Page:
“At the end of every three years you shall bring out all the tithe of your produce in the same year and lay it up within your towns. And the Levite, because he has no portion or inheritance with you, and the sojourner, the fatherless, and the widow, who are within your towns, shall come and eat and be filled, that the Lord your God may bless you in all the work of your hands that you do.†(Deut. 14:22–29)

This principle of tithing is carried over into the New Testament, though not explicitly by calling it a tithe. St. Paul teaches the Church at Corinth the following:

We are to give to the church regularly (1 Cor. 16:1–2), proportionally (1 Cor. 16:1–2; 2 Cor. 8:12), and generously (2 Cor. 8:20) of our first fruits (1 Cor. 16:1–2; Gen. 4:4; Prov. 3:9; Lev. 27:30) with a spirit of eagerness (2 Cor. 9:2), earnestness (2 Cor. 8:7), cheerfulness (2 Cor. 9:7), and love (2 Cor. 8:23). And all of this is because the “Lord has ordained that those who preach the Gospel should make their living by the Gospel†(1 Cor. 9:14), just as the Levites did.

This is our New Testament standard. Since Christ became poor for us in order to make us rich in Him – blessing us with the riches of heaven – so we have also been so blessed to follow the example of our Lord and Savior and give of ourselves and the work of our hands to bless others with the same.

If we have been lax in this, let us, like our Lord, who for the joy set before Him endured the cross and scorned its shame, likewise begin to work toward this goal of regular giving of a generous proportion of the first fruits of God’s giving to us.

And let us do so not begrudgingly, but for the joy set before us – with a spirit of eagerness, cheerfulness, and love – to share the blessings of God with those placed into our care.

LCMS Stewardship Ministry

A cross with the words ministry plan in the background.

Ministry Plan


Because our Planning Process has one name—and the various Steps in the Process have other names—for the sake of clarity the only name I will use in this update is the Ministry Plan. The Ministry Plan is a document that will be the product of the first two Steps of our Planning Process and will be used to guide our decision-making in the future.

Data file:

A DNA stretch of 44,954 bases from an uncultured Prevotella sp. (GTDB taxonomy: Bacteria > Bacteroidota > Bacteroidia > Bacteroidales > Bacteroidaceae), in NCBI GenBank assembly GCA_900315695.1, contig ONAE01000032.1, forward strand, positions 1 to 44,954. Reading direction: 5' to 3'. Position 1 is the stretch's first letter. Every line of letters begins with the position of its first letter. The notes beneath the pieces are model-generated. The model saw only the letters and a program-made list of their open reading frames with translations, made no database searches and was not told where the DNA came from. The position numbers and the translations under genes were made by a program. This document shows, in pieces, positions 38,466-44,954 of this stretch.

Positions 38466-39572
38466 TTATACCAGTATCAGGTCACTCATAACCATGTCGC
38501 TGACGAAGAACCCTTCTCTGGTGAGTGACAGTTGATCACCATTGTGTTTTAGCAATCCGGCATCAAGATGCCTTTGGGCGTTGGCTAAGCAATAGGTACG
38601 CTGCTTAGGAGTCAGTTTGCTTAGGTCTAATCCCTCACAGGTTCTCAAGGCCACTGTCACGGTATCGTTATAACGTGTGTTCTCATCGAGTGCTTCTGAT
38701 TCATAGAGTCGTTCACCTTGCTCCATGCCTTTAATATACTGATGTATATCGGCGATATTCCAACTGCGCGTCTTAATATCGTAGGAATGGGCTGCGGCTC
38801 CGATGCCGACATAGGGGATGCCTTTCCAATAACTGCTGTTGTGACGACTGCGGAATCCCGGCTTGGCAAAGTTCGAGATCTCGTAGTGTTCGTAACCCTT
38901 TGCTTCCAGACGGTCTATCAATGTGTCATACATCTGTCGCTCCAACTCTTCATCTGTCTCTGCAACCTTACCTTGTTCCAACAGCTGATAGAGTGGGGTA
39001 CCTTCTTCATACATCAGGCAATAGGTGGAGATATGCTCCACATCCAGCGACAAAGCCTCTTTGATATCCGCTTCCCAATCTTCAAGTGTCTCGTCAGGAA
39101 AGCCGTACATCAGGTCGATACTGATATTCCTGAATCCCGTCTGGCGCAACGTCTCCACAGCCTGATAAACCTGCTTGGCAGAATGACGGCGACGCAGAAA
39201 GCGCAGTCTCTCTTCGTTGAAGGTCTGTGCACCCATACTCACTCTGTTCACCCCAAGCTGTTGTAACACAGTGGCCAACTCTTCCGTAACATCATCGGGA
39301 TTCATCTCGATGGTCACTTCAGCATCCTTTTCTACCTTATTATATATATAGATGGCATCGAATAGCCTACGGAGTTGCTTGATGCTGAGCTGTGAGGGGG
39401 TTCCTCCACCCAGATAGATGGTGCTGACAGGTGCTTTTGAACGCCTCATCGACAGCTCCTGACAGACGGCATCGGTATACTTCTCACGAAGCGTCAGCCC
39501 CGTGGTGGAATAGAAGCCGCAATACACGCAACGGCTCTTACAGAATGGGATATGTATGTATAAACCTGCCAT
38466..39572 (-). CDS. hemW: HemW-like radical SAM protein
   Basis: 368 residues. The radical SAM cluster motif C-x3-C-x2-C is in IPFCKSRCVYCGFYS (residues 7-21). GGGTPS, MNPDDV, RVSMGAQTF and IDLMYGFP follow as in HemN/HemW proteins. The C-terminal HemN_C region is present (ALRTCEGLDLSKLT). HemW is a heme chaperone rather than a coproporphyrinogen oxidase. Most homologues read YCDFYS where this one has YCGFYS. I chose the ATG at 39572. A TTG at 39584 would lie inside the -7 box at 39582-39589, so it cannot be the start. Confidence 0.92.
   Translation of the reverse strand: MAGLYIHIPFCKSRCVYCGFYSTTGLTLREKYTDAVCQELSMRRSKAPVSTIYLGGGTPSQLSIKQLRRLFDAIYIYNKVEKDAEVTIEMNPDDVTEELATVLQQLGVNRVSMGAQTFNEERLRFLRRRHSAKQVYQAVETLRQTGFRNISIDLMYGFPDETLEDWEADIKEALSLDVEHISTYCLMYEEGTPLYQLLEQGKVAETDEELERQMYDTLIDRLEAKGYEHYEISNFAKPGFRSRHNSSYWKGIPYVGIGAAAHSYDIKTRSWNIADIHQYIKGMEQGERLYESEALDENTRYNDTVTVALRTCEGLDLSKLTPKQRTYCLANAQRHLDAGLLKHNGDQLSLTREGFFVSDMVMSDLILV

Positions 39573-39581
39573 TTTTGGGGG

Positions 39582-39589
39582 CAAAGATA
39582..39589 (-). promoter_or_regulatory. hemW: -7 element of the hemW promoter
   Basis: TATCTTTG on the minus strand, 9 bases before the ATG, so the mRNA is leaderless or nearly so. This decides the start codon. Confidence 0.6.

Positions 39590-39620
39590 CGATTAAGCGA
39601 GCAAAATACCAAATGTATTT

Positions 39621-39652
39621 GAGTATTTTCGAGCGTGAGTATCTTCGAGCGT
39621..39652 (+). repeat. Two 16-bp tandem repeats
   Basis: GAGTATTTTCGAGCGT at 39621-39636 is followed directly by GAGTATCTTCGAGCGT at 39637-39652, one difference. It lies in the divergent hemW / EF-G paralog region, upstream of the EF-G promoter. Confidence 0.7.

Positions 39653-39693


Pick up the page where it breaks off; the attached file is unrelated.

The Ministry Plan is where our conversations, meetings, prayers and ideas find a tangible result: a list of prioritized Goals for Immanuel. I am working on this Plan with Pastor Brath and a few members of the congregation. The Immanuel Church Council viewed the work to-date at its May meeting.

While still a work-in-progress, the Plan is organized into various Goals: Campus, Christian Education, Fellowship, Financial, Human Care, Ministry, Outreach, School, Staffing and Worship. Each Goal has one or more Strategies to accomplish the Goal: these are activities and projects assigned to groups in the congregation. Some of the Strategies are in the future; some are already in process, like exploring Online Giving, Adding a Worship Service, Sunday Hospitality and School Connections. My goal is to have the Ministry Plan ready to present to the Congregation in June.

One Strategy already in process is work on a Master Site Plan for Immanuel Lutheran Church & School, to give us a glimpse of what the Immanuel campus could look like in the future and to determine the best usage of our property and resources. Immanuel’s Campus Team was set up as a subset of the Council to help ensure that a variety of viewpoints are considered as we move forward in this process. This Team consists of:

Dana Emberton, President
Dave Houghton, Vice President
Catherine Benecke, Christian Education
Dan Thelen, Finance
Dick Sunderman, Facilities
Jeff VanUffelen, Immanuel Lutheran School